19. 19. dISTRIBUTIVE JUSTICE countries in addressing the impact ‘The international communityt Rich nations, which are responsible of global warming. The present has an urgent duty to find for most of the pollution in our economic downturn cannot be institutional means of regulating world, have a moral duty to provide allowed to undermine our existing the exploitation of non-renewable adequate compensation for the commitments to international resources, involving poor damages caused to others by their development aid and our general countries in the process, in order polluting activities. responsibility to help poorer to plan together for the future …t The ‘Polluter Pays’ principle holds countries in sustainable integral there is a pressing moral need for that those most responsible for development. renewed solidarity, especially in causing environmental pollution t The global impact of our failure relationships between developing should be held most liable for its to meet our targets under the countries and those that are consequences. Kyoto protocol has the potential highly industrialised’ (CV n. 49).t As an expression of the principle to undermine much of our of distributive justice, we support contribution to international OUR LEGACY TO FUTURE calls for greater commitment development aid. GENERATIONS by richer countries, including t We urge the Irish Government and t Solidarity also implies a Ireland, to the Adaptation Fund, the international community to commitment to act justly now to set up under the United Nations ensure that sufficient carbon-free ensure a sustainable future for Framework Climate Change technologies are made available to generations to come. Convention (unfccc) to help poor poorer countries so that they can t We have a moral responsibility to nations adapt to climate change achieve sustainable development ensure inter-generational justice that is already occurring. without having to employ carbon- in how we care for the earth.t Rich countries like Ireland have an rich routes to greater prosperity. t In the words of Pope Benedict xvi: urgent moral duty to assist poorer t In the words of Pope Benedict xvi: ‘On this earth there is room for
  20. 20. everyone: here the entire human family must find the resources to live with dignity, through the help of nature itself – God’s gift to his children – and through hard work and creativity. At the same time we must recognise our grave duty to hand the earth on to future gen- erations in such a condition that they too can worthily inhabit it and continue to cultivate it’ (CV n. 50).t Failure to act now to address global warming and sustainability may well make areas of the earth t The implications of climate and consumerism, regardless of uninhabitable for humans. change for humanity and for their harmful consequences. Whatt The irresponsible use of fossil our planet are so serious that is needed is an effective shift fuel by this generation will have a we should take the warnings in mentality which can lead to detrimental effect on the lives of of science seriously and make the adoption of new lifestyles in all future generations. changes to our behaviour. which the quest for truth, beauty,t The Precautionary Principle t In the words of Pope Benedict goodness and communion with dictates that we take preventative xvi: ‘This invites contemporary others for the sake of common action now to avoid potentially society to a serious review of its growth are the factors which destructive consequences in the lifestyle, which, in many parts of determine consumer choices, future. the world, is prone to hedonism savings and investments’ (CV n. 51).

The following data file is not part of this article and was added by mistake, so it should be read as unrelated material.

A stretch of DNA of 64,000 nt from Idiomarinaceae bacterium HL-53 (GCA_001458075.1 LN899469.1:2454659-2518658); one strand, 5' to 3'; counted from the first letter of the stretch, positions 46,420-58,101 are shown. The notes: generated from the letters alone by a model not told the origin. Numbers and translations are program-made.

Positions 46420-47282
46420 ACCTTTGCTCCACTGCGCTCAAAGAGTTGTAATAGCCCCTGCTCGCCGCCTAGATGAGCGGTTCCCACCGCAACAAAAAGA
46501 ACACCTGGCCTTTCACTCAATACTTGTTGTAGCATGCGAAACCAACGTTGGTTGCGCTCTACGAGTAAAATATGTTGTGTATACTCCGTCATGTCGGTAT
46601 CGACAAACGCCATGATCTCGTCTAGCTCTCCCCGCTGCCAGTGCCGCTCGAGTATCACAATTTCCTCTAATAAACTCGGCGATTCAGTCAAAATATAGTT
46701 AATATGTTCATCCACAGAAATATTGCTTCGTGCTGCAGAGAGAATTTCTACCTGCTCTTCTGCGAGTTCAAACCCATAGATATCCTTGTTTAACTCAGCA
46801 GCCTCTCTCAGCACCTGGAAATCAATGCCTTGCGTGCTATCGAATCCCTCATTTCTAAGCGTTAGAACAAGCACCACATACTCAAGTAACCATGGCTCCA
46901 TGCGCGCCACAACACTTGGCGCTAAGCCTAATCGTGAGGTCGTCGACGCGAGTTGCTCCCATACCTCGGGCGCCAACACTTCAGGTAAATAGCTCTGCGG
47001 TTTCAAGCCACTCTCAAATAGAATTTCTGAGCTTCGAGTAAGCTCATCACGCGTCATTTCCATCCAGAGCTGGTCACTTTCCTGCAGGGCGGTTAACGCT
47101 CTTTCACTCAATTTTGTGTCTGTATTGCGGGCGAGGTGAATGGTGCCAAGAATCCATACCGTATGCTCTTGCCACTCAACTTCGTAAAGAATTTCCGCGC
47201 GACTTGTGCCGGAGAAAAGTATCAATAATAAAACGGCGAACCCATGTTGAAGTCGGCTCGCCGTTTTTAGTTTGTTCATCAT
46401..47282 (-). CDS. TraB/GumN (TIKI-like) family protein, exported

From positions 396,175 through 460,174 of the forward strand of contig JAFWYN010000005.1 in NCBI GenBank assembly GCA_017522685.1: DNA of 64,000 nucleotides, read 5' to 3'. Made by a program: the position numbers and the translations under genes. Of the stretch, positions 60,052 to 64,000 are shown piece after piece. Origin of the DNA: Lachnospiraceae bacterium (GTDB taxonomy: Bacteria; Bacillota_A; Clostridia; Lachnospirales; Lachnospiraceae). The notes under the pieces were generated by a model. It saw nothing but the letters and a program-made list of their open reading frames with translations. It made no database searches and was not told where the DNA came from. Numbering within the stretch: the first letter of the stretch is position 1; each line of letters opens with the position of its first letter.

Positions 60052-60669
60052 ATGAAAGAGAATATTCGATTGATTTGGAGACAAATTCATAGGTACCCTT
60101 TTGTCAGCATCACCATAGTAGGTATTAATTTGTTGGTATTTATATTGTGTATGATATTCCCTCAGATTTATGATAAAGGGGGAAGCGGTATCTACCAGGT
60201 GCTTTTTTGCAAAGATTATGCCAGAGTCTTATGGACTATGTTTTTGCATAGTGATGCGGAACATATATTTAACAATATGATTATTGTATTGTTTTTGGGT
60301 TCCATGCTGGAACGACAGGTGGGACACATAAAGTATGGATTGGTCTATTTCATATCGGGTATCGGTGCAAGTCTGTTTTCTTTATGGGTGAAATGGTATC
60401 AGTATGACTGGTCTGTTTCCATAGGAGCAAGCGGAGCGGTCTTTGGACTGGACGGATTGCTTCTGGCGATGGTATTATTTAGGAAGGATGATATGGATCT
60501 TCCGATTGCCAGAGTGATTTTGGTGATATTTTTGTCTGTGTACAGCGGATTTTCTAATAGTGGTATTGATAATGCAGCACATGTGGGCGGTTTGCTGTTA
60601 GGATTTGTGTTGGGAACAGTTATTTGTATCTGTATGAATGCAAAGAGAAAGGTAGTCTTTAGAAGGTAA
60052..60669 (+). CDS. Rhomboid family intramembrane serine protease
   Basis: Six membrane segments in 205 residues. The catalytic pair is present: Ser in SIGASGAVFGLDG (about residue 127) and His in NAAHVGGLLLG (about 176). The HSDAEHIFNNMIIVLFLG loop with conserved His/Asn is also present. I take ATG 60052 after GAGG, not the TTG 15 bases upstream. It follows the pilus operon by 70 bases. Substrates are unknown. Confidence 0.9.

21. 21. Blessed are you, Lord, God of all creation.Through your goodness we have thisbread to offer, which earth has given andhuman hands have made. It will becomefor us the bread of life.Blessed are you, Lord, God of all creation.Through your goodness we have thiswine to offer, fruit of the vine and workof human hands. It will become ourspiritual drink. – From the ‘Offertory’ of the Mass